Social Media Automation – How Much Is Too Much?by Lisa Barone on 10/27/2010 • 64 Comments | Social Media
I get a lot of crap for being a social media purist. People like Michael Gray and others joke that I would never send out an automated tweet or schedule any of my social media activity like some social media pros. And for the most part, they’re right. It’s not my style.
I believe in the human side of social media. I think social media is most effective when it’s centered around creating lasting relationships with people. And I’m sorry if that sounds honky dory and simply adorable, but it’s what’s worked for me and it’s what continues to work, every day, for our clients. However, that doesn’t mean I don’t use some automation in my day-to-day social media life, because I do. I have to if I want to function.
Here are a few social media tasks that I automate and a few that I promise I never will. I’d be curious to see what your own list looks like, if you’re willing to share it.
Tasks I Automate
Email: I tried to find a more tactful way of saying it but – email sucks. Or at least, it’s a time suck. I automate my email by setting up strong filters to bucket emails based on presumed intent (Google has trained me so well) and by creating canned responses to emails I received frequently. I’ll never auto-reply to an email that is sent my way, but I’ll often have 90 percent of my response already written to the questions I get a lot (Can I get a quote? Can we talk? You spelled that wrong! Why do people follow you on Twitter when you’re so useless?). Email is one of those repetitive tasks I try and take charge of as best I can and that means automating it as much as possible.
Keyword tracking via RSS: It probably won’t surprise most of you to know that I track a whole lot of keywords to stay abreast of the conversation around Outspoken Media. And it can get a little time consuming when conversations span different platforms. I automate the process as much as I can by using RSS to track brand mentions. Because I spend so much time in RSS anyway, it’s a lot more efficient for me to build my listening station there than to create a separate dashboard. That’s a huge time-saver for me.
Tasks I’d Never Automate
Twitter DMs: OMG, STOP! I mean, do you ever have a positive reaction when someone sends you an auto-DM after you were conned into following them? No, you don’t. The whole process makes you want to disinfect yourself. So why would you do that to another person? If you feel the need to WELCOME! someone into your Twitter network (perhaps see a doctor about this), then you can take three seconds to write them a personal message. You only have 140 characters. It’s not like you’re being asked to craft a novel. If it’s important enough to do, it’s important enough to do well.
Cross-Posting Between Social Profiles: All of the auto- and cross-posting people do on their accounts is a huge pet peeve of mine. And it’s not because I enjoy posting the same piece of content to multiple networks manually, it’s because I think those little human touches matter. As a social media consultant, I spend a lot of time help clients make their social presences more human. We work to create content together and to create a satellite community that people want to engage with. Every time you place an automated piece of content into that community you make it harder for people to trust it. Think about it, when you go to someone’s Facebook page and all you see are automated postings in the form of blog posts, FourSquare checkins, whatever, it tells you that person isn’t really there. It makes you less inclined to interact with anything on that page because there’s no sign of life. If you’re trying to create pages or accounts that your customers will feel comfortable interacting with, then I don’t think you can automate major parts of your presence. If you do, you’re shooting yourself in the foot.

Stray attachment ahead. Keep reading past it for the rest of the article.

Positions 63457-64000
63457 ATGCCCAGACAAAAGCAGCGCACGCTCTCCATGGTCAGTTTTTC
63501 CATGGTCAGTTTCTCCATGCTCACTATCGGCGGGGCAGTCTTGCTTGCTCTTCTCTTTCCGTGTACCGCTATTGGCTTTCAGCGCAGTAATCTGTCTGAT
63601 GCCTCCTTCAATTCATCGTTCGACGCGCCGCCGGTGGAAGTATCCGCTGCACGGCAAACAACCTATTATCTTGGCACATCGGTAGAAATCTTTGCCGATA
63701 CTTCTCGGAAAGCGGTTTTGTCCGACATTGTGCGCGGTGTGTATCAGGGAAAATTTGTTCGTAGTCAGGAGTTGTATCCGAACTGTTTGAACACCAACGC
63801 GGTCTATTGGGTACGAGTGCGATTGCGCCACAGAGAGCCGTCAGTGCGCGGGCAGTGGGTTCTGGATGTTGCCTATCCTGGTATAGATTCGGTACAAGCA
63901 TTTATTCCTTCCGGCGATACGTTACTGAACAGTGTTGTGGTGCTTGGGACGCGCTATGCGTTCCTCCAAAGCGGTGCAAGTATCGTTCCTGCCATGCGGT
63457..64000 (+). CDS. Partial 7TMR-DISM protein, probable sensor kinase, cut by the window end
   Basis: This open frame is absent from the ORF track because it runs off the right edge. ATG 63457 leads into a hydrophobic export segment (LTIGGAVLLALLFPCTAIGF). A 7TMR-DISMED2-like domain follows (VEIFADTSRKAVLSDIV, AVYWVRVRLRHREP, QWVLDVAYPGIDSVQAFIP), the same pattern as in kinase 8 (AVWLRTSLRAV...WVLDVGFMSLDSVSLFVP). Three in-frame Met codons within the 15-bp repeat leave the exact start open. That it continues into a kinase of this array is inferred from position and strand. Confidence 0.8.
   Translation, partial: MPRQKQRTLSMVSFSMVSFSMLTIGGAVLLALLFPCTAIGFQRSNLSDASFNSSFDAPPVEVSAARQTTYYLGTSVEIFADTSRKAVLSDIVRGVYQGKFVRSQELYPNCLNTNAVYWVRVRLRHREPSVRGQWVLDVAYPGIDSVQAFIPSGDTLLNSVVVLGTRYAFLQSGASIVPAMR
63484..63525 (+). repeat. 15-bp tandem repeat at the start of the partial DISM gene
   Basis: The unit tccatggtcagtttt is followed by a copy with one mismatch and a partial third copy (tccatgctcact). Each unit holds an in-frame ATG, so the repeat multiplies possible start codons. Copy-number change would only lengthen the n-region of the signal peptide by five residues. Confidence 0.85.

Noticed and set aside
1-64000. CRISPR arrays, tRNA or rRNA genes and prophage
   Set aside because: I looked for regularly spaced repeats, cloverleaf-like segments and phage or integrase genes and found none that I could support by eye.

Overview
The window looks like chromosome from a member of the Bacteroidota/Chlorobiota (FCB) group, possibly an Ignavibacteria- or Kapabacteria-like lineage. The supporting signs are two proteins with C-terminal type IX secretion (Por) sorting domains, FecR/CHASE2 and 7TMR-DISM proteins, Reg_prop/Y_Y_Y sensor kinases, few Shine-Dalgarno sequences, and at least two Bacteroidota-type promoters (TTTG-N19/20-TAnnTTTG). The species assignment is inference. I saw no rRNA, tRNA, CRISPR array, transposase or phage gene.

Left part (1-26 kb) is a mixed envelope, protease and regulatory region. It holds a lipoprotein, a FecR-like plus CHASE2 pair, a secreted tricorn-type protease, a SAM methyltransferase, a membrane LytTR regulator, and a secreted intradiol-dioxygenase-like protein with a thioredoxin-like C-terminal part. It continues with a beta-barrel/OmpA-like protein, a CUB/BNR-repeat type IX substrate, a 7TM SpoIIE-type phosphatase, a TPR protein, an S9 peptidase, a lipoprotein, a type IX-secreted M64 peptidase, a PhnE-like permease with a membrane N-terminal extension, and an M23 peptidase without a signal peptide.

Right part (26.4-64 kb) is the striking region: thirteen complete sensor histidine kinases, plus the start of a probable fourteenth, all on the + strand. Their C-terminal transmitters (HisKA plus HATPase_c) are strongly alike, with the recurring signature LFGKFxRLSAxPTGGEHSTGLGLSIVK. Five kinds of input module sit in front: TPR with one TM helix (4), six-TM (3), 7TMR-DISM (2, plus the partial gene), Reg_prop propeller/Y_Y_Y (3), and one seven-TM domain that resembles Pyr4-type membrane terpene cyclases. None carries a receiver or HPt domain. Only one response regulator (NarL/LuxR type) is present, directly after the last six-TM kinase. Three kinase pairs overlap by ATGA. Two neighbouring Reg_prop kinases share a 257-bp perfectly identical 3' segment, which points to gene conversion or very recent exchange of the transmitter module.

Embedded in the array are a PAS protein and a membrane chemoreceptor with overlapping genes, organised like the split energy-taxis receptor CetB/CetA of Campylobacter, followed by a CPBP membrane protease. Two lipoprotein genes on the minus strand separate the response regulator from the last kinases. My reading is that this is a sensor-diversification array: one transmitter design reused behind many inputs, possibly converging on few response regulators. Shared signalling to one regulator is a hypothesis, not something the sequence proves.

Twitter conversations: Michael Gray often tells me that it’s his job to make it look like he spends his whole day in social media, not to actually be there. And I get that. I understand why people schedule their blog posts (old and archived) to auto-tweet, why they sync their Facebook and Twitter updates, and why they pre-write a tweet to go live at 6pm that tells the world they’re hungry for dinner. However, if your goal in social media is to be a part of conversations, then I think you’re doing a disservice to yourself and to your community when you automate a conversation. Yeah, you can schedule a tweet to go live about your dinner plans, but what do you do when people respond to and you’re not really there? You’re setting them up to be ignored. You’re setting your stream up to look unauthentic and like you’re not really part of it. Again, the more artificial elements you put into your stream, the harder it is for others to trust it.
So, when is automation too much?
For me, automation stops being okay when it stands out and when it detracts from the humanness of your account. And as a business owner or a marketer, I think you know it when you see it. When it comes to my own personal preferences, I choose to automate tasks, not interactions. That’s my line. But that doesn’t mean that’s what’s right for you (even if I personally think it is ;) ).
What are your thoughts on social media automation? Where do you draw the line for your personal and/or business accounts?
About the Author
Lisa Barone co-founded Outspoken Media in 2009 and served as Chief Branding Officer until April 2012.